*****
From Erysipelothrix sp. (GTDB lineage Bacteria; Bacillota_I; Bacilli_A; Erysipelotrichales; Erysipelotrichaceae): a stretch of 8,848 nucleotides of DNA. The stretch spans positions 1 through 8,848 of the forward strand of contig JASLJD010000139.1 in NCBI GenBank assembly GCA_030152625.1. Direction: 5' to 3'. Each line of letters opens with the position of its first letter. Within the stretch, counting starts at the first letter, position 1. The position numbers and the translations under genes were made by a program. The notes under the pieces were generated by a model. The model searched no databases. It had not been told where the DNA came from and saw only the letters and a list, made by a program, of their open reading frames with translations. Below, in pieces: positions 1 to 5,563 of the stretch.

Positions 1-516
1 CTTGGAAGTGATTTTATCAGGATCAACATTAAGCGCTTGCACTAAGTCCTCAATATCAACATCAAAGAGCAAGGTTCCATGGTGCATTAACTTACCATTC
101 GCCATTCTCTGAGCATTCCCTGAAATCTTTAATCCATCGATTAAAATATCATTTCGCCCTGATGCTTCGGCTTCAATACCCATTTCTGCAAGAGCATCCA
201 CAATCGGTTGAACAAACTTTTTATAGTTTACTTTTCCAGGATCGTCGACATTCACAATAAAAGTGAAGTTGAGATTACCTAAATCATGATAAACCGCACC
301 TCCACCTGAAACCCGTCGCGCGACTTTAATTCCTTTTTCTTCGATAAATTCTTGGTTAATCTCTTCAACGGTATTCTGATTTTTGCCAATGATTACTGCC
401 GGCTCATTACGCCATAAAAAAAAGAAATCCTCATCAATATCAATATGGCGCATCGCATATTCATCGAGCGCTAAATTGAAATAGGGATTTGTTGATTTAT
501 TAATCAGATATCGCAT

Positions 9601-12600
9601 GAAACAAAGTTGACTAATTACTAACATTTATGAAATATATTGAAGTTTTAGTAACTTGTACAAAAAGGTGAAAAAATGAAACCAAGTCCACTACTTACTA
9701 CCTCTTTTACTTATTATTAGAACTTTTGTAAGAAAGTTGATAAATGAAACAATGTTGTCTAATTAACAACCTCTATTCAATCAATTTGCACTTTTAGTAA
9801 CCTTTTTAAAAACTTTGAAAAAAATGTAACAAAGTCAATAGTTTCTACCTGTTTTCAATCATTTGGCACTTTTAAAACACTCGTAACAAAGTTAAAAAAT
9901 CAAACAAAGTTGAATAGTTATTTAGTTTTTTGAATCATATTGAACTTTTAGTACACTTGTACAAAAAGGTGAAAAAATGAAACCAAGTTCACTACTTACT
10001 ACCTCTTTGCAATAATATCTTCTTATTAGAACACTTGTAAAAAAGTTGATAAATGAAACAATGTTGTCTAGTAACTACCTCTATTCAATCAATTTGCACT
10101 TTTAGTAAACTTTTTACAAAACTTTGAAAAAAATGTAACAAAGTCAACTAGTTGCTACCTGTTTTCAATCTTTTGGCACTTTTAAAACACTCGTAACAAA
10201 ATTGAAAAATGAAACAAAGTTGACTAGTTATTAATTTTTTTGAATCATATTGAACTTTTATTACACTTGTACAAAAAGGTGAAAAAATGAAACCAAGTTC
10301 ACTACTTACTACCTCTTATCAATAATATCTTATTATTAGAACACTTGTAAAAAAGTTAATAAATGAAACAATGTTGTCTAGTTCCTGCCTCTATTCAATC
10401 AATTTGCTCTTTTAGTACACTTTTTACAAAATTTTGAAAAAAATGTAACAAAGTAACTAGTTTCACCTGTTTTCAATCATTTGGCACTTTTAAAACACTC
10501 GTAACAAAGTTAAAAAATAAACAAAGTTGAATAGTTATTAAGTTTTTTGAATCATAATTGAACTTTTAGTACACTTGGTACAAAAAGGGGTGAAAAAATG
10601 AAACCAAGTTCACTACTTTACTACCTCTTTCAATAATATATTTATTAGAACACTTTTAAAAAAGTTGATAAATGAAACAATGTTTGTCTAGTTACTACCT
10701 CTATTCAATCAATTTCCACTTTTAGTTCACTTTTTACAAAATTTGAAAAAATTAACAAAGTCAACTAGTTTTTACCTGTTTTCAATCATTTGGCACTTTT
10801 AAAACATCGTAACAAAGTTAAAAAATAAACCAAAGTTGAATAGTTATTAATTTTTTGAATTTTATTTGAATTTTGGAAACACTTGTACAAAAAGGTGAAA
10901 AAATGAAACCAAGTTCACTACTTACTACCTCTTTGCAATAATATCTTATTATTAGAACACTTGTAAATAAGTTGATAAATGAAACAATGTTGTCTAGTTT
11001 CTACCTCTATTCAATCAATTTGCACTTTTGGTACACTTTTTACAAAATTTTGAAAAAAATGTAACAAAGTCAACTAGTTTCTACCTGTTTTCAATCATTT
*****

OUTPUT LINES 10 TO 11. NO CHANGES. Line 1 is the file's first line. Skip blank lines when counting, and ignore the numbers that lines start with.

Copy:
9601 GAAACAAAGTTGACTAATTACTAACATTTATGAAATATATTGAAGTTTTAGTAACTTGTACAAAAAGGTGAAAAAATGAAACCAAGTCCACTACTTACTA
9701 CCTCTTTTACTTATTATTAGAACTTTTGTAAGAAAGTTGATAAATGAAACAATGTTGTCTAATTAACAACCTCTATTCAATCAATTTGCACTTTTAGTAA